Two candidates, Republican James Norwood and Democrat Christopher Dumler, have emerged as potential heirs to the Scottsville District seat on the Albemarle Board of Supervisors. The seat is currently held by Lindsay Dorrier, who announced in April that he would not seek another term after 18 years on the board.
The race could act as a barometer for where the district stands politically: what it feels is an appropriate real estate tax rate for Albemarle, and what it deems an appropriate funding level for governmental services.
Norwood (bottom), a small business owner, won’t vote to raise the county tax rate, while Dumler (top right, with Dorrier), an attorney, says he will if Scottsville citizens ask him to.
Dorrier, a Democrat, has often aligned with Republican supervisors on fiscal decisions, especially when setting the county’s real estate tax rate. Supervisors recently voted to keep the tax rate at 74.2 cents per $100 of assessed value for the third consecutive year.
In Albemarle, the tension between maintaining government services and setting an appropriate tax rate has become more pronounced, and Dorrier’s successor will face tough political decisions that could compel him to buck party orthodoxy. However, both Norwood and Dumler seem to understand that.
“Lindsay had very minimal partisanship in his ways of managing, and that’s certainly how I would look at myself,” Norwood tells C-VILLE.
Dumler sings a similar tune: “When I’ve been out canvassing, I’ve heard from many people who are pleased that the tax rate has stayed where it is the last three years.”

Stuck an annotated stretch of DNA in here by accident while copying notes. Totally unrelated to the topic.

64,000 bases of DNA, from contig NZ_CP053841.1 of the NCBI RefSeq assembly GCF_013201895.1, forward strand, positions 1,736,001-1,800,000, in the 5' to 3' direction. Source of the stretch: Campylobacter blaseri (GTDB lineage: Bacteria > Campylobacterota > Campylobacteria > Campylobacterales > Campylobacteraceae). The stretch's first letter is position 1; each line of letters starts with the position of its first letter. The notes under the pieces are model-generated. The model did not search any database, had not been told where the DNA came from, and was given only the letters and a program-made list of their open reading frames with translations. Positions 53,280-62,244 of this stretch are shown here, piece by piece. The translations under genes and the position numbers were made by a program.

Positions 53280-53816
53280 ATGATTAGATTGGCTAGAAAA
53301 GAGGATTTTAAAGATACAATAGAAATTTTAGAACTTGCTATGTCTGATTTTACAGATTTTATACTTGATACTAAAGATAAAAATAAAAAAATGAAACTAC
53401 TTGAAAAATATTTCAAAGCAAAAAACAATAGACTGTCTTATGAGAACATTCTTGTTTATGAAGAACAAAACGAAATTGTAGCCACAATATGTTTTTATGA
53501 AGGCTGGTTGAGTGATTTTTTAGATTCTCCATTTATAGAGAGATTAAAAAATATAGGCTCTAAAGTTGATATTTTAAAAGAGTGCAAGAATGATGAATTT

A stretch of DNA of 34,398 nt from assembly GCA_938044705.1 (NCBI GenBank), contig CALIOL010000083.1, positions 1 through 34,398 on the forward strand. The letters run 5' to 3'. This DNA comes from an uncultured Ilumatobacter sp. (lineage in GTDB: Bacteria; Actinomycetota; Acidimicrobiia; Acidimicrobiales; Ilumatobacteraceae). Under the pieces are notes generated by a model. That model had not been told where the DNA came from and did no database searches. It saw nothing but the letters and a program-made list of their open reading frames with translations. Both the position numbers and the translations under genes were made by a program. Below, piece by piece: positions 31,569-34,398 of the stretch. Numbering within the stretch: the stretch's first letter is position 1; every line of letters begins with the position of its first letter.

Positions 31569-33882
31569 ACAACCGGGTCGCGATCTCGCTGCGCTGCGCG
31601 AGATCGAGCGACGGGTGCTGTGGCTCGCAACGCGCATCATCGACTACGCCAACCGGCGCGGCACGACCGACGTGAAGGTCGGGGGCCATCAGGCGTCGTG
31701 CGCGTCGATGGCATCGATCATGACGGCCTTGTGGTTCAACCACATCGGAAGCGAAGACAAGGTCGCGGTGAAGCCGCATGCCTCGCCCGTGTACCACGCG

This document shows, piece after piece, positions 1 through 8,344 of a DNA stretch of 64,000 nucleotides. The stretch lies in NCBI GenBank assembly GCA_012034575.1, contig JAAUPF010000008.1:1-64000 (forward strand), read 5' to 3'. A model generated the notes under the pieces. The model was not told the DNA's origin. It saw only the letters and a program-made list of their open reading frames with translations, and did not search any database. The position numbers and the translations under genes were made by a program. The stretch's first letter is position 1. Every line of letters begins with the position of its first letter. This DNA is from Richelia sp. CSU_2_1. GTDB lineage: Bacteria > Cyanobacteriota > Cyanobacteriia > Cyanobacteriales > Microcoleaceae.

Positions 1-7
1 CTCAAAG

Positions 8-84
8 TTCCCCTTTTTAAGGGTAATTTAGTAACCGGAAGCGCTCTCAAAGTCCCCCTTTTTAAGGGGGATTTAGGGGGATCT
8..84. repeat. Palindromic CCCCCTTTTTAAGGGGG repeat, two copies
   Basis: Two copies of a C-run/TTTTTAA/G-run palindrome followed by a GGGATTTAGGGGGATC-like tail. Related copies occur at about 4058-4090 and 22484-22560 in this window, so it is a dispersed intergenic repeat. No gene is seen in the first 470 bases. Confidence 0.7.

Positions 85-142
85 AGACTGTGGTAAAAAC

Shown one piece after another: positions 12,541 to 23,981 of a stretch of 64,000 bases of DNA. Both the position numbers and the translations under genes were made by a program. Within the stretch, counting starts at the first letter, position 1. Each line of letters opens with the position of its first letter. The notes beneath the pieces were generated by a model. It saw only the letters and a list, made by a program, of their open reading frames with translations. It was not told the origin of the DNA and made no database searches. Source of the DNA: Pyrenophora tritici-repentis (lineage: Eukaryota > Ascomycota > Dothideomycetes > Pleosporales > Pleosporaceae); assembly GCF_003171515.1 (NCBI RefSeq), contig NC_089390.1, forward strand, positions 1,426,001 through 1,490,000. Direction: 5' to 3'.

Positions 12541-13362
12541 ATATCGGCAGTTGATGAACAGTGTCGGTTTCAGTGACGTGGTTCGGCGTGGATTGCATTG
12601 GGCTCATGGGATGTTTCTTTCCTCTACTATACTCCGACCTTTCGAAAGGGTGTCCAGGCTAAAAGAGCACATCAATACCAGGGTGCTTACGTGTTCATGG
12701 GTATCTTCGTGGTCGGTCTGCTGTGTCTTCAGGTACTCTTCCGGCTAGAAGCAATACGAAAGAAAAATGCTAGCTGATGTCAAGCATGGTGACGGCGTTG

Both candidates said they have supported the Supervisors’ recent tax rate decisions, citing the dire straits of the economy. However, subtle differences in ideology emerged: Dumler said he would be open to raising taxes if it were the will of his constituents.
“I’m not the type of person who is going to take a ‘No tax’ pledge or a ‘Yes, I’ll raise taxes’ pledge,” says Dumler. “It really depends on the economic climate and what people want at that point in time.”
Norwood, meanwhile, seems singularly focused on belt-tightening.
“I think we’ve been a spoiled populace for years and years,” says Norwood, who adds that he is for “minimal government.”
“Now, we have to face the music and make sure we get an added value for every tax dollar we spend. At this point in time, raising taxes in this economy is not the right thing to do, by any stretch.”
Norwood moved to the area in 1997 and made his mark on the local business scene with a series of shoe stores located in the city and county. He also served as the Economic Development Director for the Scottsville Chamber of Commerce from November 2009 to December 2010, during which time tire manufacturer Hyosung shuttered its Scottsville plant, leading to more than 100 lay-offs.
“In a year’s time, we’ve managed to open six or seven new businesses in Scottsville, and those six or seven businesses have been able to produce about half of the jobs we lost from the factory,” says Norwood. “Scottsville is more vibrant than it was a year ago…and I think I helped contribute to that.”
Dumler arrived in Albemarle in late 2006 to start law school at UVA, and moved to Scottsville in May 2010. In addition to running his own law practice, he has served on a number of local boards, including the Albemarle County Natural Heritage Committee and Region Ten Community Services.
Dumler would like to change how the county builds and revises its five-year comprehensive plan. “The excessive flexibility, and the understanding that you can mess with the plan, creates a lot of uncertainty and hurdles to jump over which might be holding back the county,” says Dumler.
Dumler also vows to help repair Albemarle’s “poisonous” relationship with the city, and notes that he has formed relationships with every member of the City Council and current council candidates.
“There’s a feeling in the city that the county throws around its weight, and there’s a feeling in the county that the city is dragging its feet, trying to revisit every issue,” says Dumler. “I’m not interested in litigating whose fault it is.”